Florida v LSU

CFT 2014 Preseason Preview: SEC Predictions

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As the 2014 season draws near, we peek into our crystal ball and guess project how each of the five major conferences will play out. Today, we will be examining the SEC. 

And while we’re at it, check out our CFT 2014 Preseason Preview Repository for our team’s looks at the upcoming season.

SEC EAST

1.  South Carolina (Last year: 11-2; beat Wisconsin in Capital One Bowl)
I’ve said it multiple times and I’ll say it again: this could very well be Steve Spurrier‘s best and deepest Gamecock team since taking over in Columbia a decade ago.  The loss of starting quarterback Connor Shaw will certainly have some impact, but the fact that Dylan Thompson isn’t your typical first-year starter — he’s started three games and thrown passes in 17 others — should help soften the transition.  Losing a pair of defensive line starters and two secondary starters won’t help matters either, but USC has recruited well at those positions the past couple of years and should have the on-paper talent to fill the voids.  A total of 16 starters return, though, including workhorse running back Mike Davis.  The Gamecocks are clearly the class of the East, and it would be more than a little surprising to not see them in Atlanta in early December after qualifying for the SEC championship game.

2. Georgia (Last year: 8-5; lost to Nebraska in Gator Bowl) 
After watching uneven and subpar defensive performances not just last season but the past couple of years, Mark Richt looked to right that ship by going out and reeling in Jeremy Pruitt of the defending BCS champion Florida State Seminoles as defensive coordinator.  Combine that with the returning talent — nine starters on that side of the ball — and the defensive woes of the past should be a thing of the, well, past.  The loss of a four-year starting quarterback will sting, at least initially, but the fact that his replacement, Hutson Mason, started two games at year’s end to go along with Todd Gurley carrying the offensive load while Mason gets his starting sea legs should help in the transition to the post-Murray era.  Having to travel to East favorite South Carolina won’t help the cause, but getting past that early-season hurdle could set the Bulldogs up for a return trip to Atlanta after a one-year absence.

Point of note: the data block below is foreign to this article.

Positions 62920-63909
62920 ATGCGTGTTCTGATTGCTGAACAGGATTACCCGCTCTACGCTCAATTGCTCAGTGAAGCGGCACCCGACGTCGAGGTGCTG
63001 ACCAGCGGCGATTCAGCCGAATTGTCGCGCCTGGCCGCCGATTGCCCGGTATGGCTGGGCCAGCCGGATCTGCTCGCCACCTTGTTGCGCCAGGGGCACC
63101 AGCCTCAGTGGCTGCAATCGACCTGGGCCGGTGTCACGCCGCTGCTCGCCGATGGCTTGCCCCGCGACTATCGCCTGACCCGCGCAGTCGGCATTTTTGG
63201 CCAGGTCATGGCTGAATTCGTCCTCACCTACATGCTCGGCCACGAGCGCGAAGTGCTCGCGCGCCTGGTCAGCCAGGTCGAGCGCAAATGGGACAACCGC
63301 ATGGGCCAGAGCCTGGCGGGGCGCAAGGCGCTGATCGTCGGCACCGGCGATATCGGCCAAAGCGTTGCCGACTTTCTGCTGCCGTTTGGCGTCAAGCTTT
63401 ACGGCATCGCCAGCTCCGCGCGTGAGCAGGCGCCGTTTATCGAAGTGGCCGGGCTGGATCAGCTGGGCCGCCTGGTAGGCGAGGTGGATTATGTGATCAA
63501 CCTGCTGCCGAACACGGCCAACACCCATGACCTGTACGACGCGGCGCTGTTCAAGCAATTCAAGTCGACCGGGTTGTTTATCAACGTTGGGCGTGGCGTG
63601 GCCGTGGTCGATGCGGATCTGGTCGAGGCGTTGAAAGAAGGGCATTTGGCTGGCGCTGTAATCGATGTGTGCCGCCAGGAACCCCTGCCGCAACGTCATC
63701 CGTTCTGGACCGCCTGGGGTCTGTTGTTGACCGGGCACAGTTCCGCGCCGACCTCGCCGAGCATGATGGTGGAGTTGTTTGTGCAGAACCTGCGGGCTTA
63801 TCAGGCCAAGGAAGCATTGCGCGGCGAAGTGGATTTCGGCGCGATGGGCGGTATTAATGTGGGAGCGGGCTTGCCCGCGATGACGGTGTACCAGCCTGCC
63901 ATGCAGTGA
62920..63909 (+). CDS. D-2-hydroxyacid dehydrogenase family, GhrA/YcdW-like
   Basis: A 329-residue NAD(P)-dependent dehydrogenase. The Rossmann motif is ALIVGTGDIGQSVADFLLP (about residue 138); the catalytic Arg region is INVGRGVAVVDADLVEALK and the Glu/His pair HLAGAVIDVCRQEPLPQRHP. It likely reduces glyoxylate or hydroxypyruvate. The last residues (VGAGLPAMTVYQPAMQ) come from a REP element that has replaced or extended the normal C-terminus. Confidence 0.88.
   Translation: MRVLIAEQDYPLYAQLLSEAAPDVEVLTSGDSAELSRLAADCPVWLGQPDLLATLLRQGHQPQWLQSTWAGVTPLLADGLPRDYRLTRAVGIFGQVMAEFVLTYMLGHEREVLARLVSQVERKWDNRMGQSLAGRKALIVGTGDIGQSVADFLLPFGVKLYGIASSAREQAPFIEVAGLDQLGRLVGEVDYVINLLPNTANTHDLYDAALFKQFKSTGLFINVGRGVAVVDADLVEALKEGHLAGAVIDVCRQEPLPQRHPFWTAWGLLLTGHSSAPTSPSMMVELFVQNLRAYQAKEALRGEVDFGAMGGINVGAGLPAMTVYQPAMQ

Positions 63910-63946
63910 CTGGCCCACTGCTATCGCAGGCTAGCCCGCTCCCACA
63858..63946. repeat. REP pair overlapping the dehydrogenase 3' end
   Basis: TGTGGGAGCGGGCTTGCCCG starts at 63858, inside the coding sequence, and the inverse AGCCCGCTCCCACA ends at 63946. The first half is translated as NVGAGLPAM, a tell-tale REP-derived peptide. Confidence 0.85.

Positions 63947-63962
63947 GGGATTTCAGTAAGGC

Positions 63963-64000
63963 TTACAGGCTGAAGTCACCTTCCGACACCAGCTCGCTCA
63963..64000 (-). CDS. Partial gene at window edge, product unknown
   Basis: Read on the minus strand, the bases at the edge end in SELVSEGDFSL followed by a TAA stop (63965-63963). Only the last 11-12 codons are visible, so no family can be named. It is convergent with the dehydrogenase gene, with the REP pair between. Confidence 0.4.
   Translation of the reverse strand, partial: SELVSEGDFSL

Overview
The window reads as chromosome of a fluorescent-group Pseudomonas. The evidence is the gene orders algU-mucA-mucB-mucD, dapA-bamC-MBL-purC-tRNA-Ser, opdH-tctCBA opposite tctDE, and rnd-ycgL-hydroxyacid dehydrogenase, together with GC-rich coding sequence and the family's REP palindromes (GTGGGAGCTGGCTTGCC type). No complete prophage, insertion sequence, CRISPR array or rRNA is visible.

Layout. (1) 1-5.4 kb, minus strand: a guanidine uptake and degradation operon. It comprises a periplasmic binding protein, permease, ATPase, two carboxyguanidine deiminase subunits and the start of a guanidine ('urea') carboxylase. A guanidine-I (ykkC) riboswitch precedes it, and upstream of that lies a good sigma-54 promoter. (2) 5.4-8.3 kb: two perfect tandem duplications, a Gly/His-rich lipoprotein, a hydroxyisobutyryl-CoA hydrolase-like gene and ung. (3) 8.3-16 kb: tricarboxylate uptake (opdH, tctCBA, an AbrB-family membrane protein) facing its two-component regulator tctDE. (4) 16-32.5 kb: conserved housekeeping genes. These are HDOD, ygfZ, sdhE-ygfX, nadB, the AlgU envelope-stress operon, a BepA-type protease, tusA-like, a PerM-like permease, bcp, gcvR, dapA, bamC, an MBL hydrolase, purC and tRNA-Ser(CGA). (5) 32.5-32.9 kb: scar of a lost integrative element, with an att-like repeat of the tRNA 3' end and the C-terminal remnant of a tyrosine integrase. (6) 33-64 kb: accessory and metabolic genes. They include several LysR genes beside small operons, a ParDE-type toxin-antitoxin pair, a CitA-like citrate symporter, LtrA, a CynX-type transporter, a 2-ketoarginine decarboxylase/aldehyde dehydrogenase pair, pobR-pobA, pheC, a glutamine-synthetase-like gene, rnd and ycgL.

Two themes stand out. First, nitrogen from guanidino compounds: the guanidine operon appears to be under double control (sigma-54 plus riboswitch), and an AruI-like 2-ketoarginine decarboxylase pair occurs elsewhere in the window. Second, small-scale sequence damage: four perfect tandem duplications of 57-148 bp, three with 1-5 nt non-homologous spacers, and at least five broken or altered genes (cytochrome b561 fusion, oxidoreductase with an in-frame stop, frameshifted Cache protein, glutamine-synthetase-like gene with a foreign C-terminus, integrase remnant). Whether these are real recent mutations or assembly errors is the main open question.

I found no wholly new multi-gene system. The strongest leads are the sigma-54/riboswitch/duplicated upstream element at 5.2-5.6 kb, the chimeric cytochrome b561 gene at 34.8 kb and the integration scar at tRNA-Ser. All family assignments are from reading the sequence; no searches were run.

3. Florida (Last year: 4-8)
The Gators could very well be the third-best team in the SEC East — and that may not be enough to save Will Muschamp‘s job.  Beset with injuries and overall poor play — especially on offense — in 2013, UF tripped, bumbled and stumbled its way through the program’s worst season in nearly two decades.  The offense was simply abysmal, especially in the passing game, which served as the impetus for Muschamp to swipe offensive coordinator Kurt Roper from Duke in the offseason.  The early signs point to a rejuvenated offense in general and quarterback Jeff Driskel in particular under Roper.  The defense, as has been the case under Muschamp, will be just fine; if the offense can merely climb to respectable, it should be enough for the Gators to get closer to 2012’s 10-win season than last year’s eight-loss abomination.  The schedule is essentially a wash, with games at Alabama and Florida State offset by tough games against LSU and South Carolina in The Swamp.  UF could be staring an eight-win season square in the face — and that should be enough for Muschamp to get a fourth year on the job.  Anything less than that, and his future employment in Gainesville becomes dicey.

4. Tennessee (Last year: 5-7)
Surprise!!!  Yes, this one could — and quite likely will — come back and bite me square in the arse, but what the hell.  Call it a hunch. Or the fact that they finished with a better record than did the Gators, who I have listed above.  Or a bad case of (insert serious mental disorder here).  Whatever the case, I love what Butch Jones is doing in Knoxville and, while I might be a year early on this, I’m buying in.  How mental am I?  I’m predicting the Vols to finish fourth in the seven-team East, even as I’m fully aware of the fact that UT is the only team in the country that lost every starter on both the offensive and defensive lines.  And then there’s the schedule: the opener at home against an underrated Utah State; a road trip to Oklahoma in Week 3; and SEC away games at Georgia, Ole Miss and South Carolina.  Yep, I’m nuts.  But I do like the defense and the receiving corps, and think that Justin Worley is ready to take a step up to the next level in a conference riddled with questions at the quarterback position, especially as he’s now solidified his hold on the job.  Again, I may not be right, but I think I’m closer to that than wrong.